WARNING: To apply this procedure it is strictly necessary to know a priori the chemical species (reactants & products) that participate in the reaction.
A chemical equation describes what happens in a chemical reaction. The equation identifies the reactants (starting materials) and products (resulting substance), the formulas of the participants, the phases of the participants (solid, liquid, gas), and the amount of each substance. Balancing a chemical equation refers to establishing the mathematical relationship between the quantity of reactants and products; this procedure is known as stoichiometry. Stoichiometry rests upon the law of conservation of mass, the law of definite proportions (i.e., the law of constant composition) and the law of multiple proportions. In general, chemical reactions will combine in definite ratios of chemicals.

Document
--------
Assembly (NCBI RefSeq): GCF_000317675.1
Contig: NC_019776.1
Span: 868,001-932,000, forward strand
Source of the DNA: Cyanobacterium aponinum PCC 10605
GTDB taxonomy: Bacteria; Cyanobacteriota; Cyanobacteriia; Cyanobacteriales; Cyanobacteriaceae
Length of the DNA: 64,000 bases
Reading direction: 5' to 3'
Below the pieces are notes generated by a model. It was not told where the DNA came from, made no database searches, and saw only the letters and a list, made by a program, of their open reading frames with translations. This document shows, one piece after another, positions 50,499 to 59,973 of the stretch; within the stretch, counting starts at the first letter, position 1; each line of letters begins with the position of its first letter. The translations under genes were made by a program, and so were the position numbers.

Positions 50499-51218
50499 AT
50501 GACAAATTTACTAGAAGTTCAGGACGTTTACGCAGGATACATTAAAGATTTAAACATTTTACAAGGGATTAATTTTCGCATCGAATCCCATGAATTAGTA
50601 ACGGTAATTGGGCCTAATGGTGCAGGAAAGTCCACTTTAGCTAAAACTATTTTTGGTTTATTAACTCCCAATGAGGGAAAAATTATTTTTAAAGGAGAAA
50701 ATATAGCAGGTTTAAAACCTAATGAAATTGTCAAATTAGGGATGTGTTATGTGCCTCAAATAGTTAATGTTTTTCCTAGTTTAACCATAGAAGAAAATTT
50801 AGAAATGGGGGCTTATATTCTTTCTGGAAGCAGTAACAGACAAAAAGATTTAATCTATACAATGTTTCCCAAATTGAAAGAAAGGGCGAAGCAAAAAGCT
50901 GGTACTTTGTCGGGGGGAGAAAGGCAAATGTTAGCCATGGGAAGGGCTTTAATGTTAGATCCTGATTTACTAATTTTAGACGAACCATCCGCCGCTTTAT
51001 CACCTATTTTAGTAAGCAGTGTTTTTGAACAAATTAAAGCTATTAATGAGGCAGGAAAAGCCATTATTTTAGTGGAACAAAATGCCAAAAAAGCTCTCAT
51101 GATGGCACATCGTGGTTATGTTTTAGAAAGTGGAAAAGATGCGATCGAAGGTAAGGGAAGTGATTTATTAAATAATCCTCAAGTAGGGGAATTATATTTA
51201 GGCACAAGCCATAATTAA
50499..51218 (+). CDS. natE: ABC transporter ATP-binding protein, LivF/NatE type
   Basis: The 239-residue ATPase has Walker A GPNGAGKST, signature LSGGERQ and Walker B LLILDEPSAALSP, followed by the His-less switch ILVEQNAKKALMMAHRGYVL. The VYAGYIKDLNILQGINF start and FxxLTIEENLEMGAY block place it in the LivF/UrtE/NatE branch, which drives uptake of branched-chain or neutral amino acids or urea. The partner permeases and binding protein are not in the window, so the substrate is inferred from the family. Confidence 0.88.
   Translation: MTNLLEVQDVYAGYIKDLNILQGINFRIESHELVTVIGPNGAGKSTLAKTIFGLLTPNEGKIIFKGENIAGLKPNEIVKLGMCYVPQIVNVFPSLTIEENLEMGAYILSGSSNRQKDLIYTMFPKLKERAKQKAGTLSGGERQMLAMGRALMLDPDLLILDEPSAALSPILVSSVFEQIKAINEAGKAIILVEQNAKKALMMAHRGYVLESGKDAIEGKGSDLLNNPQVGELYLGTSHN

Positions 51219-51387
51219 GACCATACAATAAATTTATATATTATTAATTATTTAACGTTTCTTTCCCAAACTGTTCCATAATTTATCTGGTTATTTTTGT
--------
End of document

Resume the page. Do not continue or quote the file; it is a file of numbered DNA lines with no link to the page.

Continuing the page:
A number of different techniques exist. Commonly are by Inspection, Half-Equation, Oxidation Number, and Algebraic. This last one is considered arguably more general and powerful. The unbalanced chemical equation is used to define a system of linear equations, which can then be solved to yield the stoichiometric coefficients.
This m-file contains the stoichiometric algebraic method.
(varargin) = (s1 = species 1(cell array),s2 = species 2(cell array)
...sN = species N(cell array)
The species is the 'formula'. [eg. ('H2S','H2SO4','S2O2','H2O')]
A table of the stoichiometric coefficients. The sign minus or plus indicates in what side of the reaction they are.
Antonio Trujillo-Ortiz (2021). Stoichiometry (https://www.mathworks.com/matlabcentral/fileexchange/13106-stoichiometry), MATLAB Central File Exchange. Retrieved .
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Inspired: Stoichiometry Tools
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